In summary, the fitting formula for the cosmic variance, including Gaussian and non-Gaussian contributions, has an average accuracy of $10\%$ in the off-diagonal and $5\%$ in the diagonal. It is valid when both scales are in the range $50 < \ell < 5000$, corresponding to $2\hbox{$^\prime$ }< \theta < 5^{\circ}$ in real space. This is roughly the range used in the latest results from CFHTLS-Wide (Fu et al. 2008). This range includes the scales where non-Gaussianity is relevant, i.e., where the cosmic shear error budget is both dominated by cosmic variance and has important contributions from non-linear clustering (see Sect. 6.4).

6.4 Impact of the accuracy of the fitting formula on parameter estimations

We study the impact of the fitting formula accuracy on the estimation of cosmological parameters, using a Fisher matrix approach. For this, we need to take into account not only the Gaussian and non-Gaussian contributions to the covariance, but also the noise in the observed power spectrum. In practical applications, the convergence field in Eq. (13) is obtained from the observed ellipticities of the source galaxies. The intrinsic ellipticity field (i.e., in the absence of a gravitational lensing effect) is assumed to have zero mean and rms of  $\sigma_\epsilon$per component. This shape noise contaminates the observed power spectrum. Assuming that the intrinsic ellipticities of different galaxies do not correlate, the shape noise contribution to the covariance of the power spectrum is diagonal and given by the new terms arising in Eq. (14) when replacing the power spectrum, in that expression, by the observed one defined as (Kaiser 1992),

\begin{displaymath}%
P^{\rm obs}_\kappa(\ell)=P_\kappa(\ell)+\frac{\sigma^2_\epsilon}{n},
\end{displaymath} (57)

where n is the number density of source galaxies.

We consider the following three surveys: a medium-deep weak lensing survey covering an area of  $170~\deg^2$ with $n=10~{\rm arcmin^2}$, like the current CFHTLS-Wide, a wider survey of similar depth covering $5000~\deg^2$ with $n=10~{\rm arcmin^2}$, like the planned Dark Energy Survey (DES)[*], and a wide and deep survey with $20~000~\deg^2$ and $n=40~{\rm arcmin^2}$, like the proposed E UCLID[*]. For all three we assume $\sigma_\epsilon=0.3$ and compute the covariance using the halo model and the developed fit formula in the range $50 < \ell < 5000$. Additionally, we add the covariance of a Gaussian contribution using a logarithmic binning with 61 bins in a range from $\ell _{\rm low}=1$ to $\ell _{\rm up}=10^5$. The wider surveys will measure correlations on scales larger than $\ell=50$, which we do not consider here for comparison purposes. Note also that for very large scales the flat-sky approximation breaks down.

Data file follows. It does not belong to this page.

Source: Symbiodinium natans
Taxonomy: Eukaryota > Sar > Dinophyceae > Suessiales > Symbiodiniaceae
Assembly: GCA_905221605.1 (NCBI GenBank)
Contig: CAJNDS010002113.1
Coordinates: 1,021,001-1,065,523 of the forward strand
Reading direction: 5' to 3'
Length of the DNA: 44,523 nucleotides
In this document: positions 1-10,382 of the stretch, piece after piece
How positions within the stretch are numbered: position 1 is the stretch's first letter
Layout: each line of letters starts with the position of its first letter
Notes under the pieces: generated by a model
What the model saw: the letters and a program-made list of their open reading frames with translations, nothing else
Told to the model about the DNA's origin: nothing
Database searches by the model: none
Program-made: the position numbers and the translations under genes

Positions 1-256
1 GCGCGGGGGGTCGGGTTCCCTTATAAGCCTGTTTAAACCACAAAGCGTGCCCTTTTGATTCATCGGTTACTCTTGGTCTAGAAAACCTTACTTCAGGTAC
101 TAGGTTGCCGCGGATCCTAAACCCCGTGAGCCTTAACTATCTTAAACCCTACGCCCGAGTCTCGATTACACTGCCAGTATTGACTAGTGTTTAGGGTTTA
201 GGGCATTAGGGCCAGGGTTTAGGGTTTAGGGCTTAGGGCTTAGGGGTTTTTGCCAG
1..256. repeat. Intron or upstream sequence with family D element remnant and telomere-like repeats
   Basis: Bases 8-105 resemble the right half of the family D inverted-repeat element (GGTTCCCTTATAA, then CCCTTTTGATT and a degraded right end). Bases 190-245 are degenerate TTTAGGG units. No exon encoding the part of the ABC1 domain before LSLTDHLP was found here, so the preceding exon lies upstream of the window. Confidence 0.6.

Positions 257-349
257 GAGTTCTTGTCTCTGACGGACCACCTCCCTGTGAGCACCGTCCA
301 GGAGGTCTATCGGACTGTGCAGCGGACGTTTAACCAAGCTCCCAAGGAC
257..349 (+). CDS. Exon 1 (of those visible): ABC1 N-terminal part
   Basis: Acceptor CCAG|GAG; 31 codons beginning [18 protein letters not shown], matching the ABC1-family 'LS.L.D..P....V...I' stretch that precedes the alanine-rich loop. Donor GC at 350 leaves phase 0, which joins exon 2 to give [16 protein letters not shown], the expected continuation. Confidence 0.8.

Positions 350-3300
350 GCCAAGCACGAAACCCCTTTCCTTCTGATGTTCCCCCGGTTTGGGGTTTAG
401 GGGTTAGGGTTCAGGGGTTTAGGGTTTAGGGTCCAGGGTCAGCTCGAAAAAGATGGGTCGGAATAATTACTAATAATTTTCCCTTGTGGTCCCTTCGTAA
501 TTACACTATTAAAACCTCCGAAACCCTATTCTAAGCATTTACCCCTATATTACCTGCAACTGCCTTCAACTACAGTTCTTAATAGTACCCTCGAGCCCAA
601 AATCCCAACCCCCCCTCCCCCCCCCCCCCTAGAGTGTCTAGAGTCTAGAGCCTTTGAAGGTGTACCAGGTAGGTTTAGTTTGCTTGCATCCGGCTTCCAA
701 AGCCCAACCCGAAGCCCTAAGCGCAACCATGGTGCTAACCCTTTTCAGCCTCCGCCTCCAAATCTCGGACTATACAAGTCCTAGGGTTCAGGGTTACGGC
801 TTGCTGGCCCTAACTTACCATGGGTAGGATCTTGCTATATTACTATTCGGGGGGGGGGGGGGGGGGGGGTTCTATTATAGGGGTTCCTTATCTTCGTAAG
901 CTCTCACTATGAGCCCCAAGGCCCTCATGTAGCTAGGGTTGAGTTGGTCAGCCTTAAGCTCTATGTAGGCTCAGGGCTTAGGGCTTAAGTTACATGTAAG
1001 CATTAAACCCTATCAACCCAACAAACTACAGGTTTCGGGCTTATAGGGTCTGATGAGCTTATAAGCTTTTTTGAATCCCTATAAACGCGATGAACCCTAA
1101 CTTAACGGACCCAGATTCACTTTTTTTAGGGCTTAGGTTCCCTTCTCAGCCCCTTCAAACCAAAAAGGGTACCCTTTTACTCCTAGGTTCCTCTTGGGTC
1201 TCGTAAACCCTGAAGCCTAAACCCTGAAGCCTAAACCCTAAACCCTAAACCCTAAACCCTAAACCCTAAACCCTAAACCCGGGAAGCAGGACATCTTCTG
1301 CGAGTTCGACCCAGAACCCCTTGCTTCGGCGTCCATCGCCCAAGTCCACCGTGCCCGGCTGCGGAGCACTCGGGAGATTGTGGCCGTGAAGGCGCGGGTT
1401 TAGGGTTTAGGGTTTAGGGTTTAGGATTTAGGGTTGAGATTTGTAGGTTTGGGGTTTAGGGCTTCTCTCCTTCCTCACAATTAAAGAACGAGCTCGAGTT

\begin{figure}
\par\hspace*{-2mm}\includegraphics[width=8.1cm,clip]{12854fg14}\vspace*{5mm}
\includegraphics[width=7.7cm,clip]{12854fg15}
\end{figure} Figure 9:

Left panel: relative contributions to the diagonal of the convergence power spectrum covariance. The binning-dependent Gaussian to non-Gaussian ratio (solid line; see caption of Fig. 8 for the employed binning scheme) and the shape noise to cosmic variance ratio for two surveys with $n=10~{\rm arcmin^2}$ and $n=40~{\rm arcmin}^{-2}$ (dotted), are shown as function of multipole $\ell $. The ticks at the intersection of the $10\%$ line with the ratio curves enclose the approximate range where the non-Gaussian contribution is important for the E UCLID-like survey. Right panel: Fisher ellipses in the $(\Omega _{\rm m},\sigma _8)$ plane ($2\sigma $ contours) calculated with the halo model covariance (solid) and the fitted covariance (dashed) for the DES-like (large ellipses) and E UCLID-like (small ellipses) surveys. Compared to the halo covariance case, the fitted covariance error ellipses are decreased (enlarged) by $13\%$ ($10\%$) for the DES (E UCLID) case.

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The left panel of Fig. 9 compares the different terms contributing to the diagonal of the covariance, by showing the Gaussian to non-Gaussian ratio and the shape noise to cosmic variance ratio, where by cosmic variance we denote the sum of the Gaussian and non-Gaussian contributions. The ratio between the Gaussian and non-Gaussian terms is independent of the survey and, for our particular choice of binning, non-Gaussianity starts to affect the diagonal around $\ell = 300$, where its amplitude is $10\%$ of the Gaussian amplitude, and dominates from $\ell
\approx 1000$ onwards. Shape noise, including both pure shape noise and the coupling with cosmic variance, also becomes important on small scales, but in a survey-dependent way. It is as large as the cosmic variance on $\ell \approx 200$ $(\ell \approx 1000)$ for surveys with 10 (40) galaxies per arcmin squared. The vertical lines in Fig. 9 (left panel) show, for the E UCLID-like survey, the range where the non-Gaussian contribution to the diagonal is non-negligible, i.e., where it accounts for more than $10\%$ of the cosmic variance while having an amplitude of at least $10\%$ of the shape noise. This range is roughly $300 < \ell < 3000$, or approximately $4